Skip to main content
You are the owner of this article.
You have permission to edit this article.

Winkeler: Vulture sightings ... coincidence or omen?

  • Updated
  • 0

It seems I can’t go outside without seeing a vulture these days.

At first, it was funny. Now, it’s getting just a little bit creepy.

I’m not as young as a used to be. I realize that. The aging process is frequently incorporated in self-deprecating humor. But, vultures seemingly shadowing me? That’s just a little over the top.

Case in point — I was traveling Refuge Drive at Crab Orchard National Wildlife Refuge recently. About a quarter-mile up the road there were a group of turkey vultures gathered around a small roadkill carcass.

Apparently, times had been tough recently. They were nonplussed by the approaching car.

A couple of the scavengers did fly off when I pulled even, but there were a couple that were not intimidated by the sight of a camera protruding from a window. In fact, they hissed and screeched as the shutter clicked.

One set of photos was so close the vulture’s tonsils were visible. (In full disclosure, I have no idea if vultures have tonsils. If so, they are likely visible.)

My first thought was to send the photos to a mouthwash manufacturer. It would be great for an ad campaign — “If you think you have bad breath …”

Then, a couple days later at Sahara Woods State Fish and Wildlife Area I encountered a couple groups of black vultures.

The first group were seated on the hydraulic arm of a bucket truck. They looked like a bunch of coal miners lined up and ready to go to work.

Like their cousins at Crab Orchard, they were clearly not bothered by the sight of a photographer. In fact, a couple might have been sizing me up, thinking, “That old guy can’t walk around too much longer with that big camera.”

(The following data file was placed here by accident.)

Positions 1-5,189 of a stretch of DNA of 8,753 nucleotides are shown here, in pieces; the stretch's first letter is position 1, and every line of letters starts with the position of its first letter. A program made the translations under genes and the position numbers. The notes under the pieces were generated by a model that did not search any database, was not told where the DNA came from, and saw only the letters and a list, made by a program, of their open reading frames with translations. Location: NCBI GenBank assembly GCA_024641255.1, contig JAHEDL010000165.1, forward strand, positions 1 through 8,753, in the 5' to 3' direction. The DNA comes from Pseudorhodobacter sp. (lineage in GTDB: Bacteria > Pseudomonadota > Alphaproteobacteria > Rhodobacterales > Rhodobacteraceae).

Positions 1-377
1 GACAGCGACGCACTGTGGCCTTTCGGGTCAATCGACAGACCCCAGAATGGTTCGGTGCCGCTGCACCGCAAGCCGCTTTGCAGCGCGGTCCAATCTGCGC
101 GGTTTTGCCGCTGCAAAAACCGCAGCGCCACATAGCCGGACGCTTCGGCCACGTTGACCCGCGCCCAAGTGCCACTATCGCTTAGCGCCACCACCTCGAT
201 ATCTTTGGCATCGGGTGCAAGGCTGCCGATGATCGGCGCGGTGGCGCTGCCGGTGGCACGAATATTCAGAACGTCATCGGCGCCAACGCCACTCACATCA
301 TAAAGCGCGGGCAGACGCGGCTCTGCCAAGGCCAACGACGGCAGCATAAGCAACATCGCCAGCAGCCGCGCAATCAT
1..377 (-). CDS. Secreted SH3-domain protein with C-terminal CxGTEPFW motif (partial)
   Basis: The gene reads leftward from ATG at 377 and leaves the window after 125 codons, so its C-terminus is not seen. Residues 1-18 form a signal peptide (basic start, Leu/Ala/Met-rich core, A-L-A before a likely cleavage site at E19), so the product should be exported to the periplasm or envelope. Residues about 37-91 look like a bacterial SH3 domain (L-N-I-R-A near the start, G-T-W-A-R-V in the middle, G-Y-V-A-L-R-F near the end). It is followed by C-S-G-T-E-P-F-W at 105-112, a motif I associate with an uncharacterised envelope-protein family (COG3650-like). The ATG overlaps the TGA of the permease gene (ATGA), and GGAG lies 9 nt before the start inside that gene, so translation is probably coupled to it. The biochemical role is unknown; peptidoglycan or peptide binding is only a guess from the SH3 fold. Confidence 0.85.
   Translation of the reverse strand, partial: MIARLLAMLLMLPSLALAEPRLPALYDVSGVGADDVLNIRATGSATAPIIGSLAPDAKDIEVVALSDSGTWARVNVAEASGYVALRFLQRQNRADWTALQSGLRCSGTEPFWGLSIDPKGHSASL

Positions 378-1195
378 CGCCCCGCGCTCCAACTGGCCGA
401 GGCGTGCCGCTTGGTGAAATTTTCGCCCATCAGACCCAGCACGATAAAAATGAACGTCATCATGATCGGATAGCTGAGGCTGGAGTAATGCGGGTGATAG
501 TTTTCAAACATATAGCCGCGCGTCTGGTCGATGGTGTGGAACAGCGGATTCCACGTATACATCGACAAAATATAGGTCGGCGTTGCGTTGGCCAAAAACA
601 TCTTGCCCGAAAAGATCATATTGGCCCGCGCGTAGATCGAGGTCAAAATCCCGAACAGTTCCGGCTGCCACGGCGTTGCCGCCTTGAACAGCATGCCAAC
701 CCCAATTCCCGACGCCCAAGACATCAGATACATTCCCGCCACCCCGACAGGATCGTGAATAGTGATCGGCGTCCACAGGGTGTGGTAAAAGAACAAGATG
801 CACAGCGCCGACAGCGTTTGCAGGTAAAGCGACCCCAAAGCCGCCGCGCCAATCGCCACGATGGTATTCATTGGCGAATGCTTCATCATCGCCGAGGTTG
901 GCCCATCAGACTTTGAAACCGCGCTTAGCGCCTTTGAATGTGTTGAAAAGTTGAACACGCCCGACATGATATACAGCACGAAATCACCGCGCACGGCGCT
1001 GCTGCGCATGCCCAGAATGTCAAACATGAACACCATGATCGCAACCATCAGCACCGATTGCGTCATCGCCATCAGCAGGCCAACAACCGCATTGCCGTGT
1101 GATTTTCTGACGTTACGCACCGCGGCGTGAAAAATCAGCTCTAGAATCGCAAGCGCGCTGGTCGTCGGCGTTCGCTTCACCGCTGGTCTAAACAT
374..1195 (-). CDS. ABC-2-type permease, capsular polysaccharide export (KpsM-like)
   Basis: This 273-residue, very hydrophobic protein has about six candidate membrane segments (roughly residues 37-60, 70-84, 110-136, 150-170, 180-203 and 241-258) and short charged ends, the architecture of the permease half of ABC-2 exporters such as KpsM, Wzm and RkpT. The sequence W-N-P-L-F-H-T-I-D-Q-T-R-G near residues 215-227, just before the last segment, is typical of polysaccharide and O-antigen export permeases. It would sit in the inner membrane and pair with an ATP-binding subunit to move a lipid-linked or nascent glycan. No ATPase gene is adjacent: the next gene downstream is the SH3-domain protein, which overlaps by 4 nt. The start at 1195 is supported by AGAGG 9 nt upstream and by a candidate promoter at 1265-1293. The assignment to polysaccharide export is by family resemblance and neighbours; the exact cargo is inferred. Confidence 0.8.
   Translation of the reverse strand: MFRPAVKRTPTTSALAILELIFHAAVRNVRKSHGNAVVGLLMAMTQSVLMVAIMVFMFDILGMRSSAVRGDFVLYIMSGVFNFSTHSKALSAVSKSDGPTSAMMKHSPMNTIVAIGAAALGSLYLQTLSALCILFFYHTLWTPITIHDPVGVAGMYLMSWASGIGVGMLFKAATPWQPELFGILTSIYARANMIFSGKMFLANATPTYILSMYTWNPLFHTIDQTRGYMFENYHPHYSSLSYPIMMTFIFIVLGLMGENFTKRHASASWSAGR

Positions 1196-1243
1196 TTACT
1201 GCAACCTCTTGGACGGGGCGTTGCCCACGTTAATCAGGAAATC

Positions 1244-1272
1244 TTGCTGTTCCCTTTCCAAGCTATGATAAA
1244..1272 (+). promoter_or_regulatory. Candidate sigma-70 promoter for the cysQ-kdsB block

It wouldn’t be unprecedented.

There was a reference in Jim Bouton’s seminal baseball book “Ball Four” in which an ailing pitcher noted he was concerned about his career because vultures were “circling my arm.”

After clearing my mind of baseball references, I continued the journey. And, less than a half-mile down the road another group of black vultures were breakfasting on recent roadkill. Again, they were reluctant to leave their feast.

This group appeared well fed. None of them attempted to fly away. Instead, they awkwardly hopped to the side of the road, ostensibly too full to fly.

Like the Crab Orchard vultures, these birds appeared to enjoy being photographed.

They hopped around, staring quizzically in my direction, until we both got bored.

It’s not clear whether seeing the vultures is an omen, but they do seem to be more numerous this year. Or, it could be me …

LES WINKELER is the outdoors writer for The Southern Illinoisan. Contact him at, or call 618-351-5088/On Twitter @LesWinkeler.

LES WINKELER is the outdoors writer for The Southern Illinoisan. Contact him at, or call 618-351-5088 / On Twitter @LesWinkeler.


Be the first to know

* I understand and agree that registration on or use of this site constitutes agreement to its user agreement and privacy policy.

Related to this story

Get up-to-the-minute news sent straight to your device.


News Alerts

Breaking News